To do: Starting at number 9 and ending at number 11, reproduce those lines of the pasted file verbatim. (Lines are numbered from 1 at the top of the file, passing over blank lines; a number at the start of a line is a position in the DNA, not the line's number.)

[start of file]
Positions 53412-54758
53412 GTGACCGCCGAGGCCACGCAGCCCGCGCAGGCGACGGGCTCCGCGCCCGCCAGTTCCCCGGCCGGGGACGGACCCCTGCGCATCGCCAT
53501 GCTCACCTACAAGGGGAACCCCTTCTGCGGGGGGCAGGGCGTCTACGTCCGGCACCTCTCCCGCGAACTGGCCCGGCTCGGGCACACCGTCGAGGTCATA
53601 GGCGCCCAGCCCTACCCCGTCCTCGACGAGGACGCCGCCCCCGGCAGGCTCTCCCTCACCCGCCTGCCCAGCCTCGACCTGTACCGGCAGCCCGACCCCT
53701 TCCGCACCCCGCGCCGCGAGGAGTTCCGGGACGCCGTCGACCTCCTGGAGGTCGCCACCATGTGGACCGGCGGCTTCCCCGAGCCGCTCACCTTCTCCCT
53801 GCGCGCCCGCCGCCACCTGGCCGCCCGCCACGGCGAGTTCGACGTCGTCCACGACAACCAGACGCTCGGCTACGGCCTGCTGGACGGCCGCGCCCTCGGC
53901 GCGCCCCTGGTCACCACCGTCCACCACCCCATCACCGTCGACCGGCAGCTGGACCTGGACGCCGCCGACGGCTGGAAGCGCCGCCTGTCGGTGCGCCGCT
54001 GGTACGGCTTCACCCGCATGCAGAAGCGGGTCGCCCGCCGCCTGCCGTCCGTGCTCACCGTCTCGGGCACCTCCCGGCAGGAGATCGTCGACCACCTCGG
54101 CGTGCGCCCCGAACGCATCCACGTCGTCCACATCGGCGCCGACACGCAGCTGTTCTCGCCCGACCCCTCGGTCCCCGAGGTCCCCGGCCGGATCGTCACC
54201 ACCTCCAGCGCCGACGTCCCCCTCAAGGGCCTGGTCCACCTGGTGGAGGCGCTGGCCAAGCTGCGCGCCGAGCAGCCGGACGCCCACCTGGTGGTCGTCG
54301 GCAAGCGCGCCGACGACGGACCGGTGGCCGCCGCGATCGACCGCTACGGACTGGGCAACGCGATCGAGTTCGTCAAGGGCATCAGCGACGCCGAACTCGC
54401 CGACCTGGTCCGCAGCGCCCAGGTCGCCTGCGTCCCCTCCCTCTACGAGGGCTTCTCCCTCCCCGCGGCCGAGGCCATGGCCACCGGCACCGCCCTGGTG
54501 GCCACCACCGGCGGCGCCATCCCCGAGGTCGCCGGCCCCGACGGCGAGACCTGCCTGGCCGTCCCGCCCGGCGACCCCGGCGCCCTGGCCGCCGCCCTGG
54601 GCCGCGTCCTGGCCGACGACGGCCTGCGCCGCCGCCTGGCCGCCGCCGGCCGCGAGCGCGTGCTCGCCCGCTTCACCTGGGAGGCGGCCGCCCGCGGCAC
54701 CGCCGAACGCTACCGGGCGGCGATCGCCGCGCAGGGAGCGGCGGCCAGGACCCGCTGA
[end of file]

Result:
54101 CGTGCGCCCCGAACGCATCCACGTCGTCCACATCGGCGCCGACACGCAGCTGTTCTCGCCCGACCCCTCGGTCCCCGAGGTCCCCGGCCGGATCGTCACC
54201 ACCTCCAGCGCCGACGTCCCCCTCAAGGGCCTGGTCCACCTGGTGGAGGCGCTGGCCAAGCTGCGCGCCGAGCAGCCGGACGCCCACCTGGTGGTCGTCG
54301 GCAAGCGCGCCGACGACGGACCGGTGGCCGCCGCGATCGACCGCTACGGACTGGGCAACGCGATCGAGTTCGTCAAGGGCATCAGCGACGCCGAACTCGC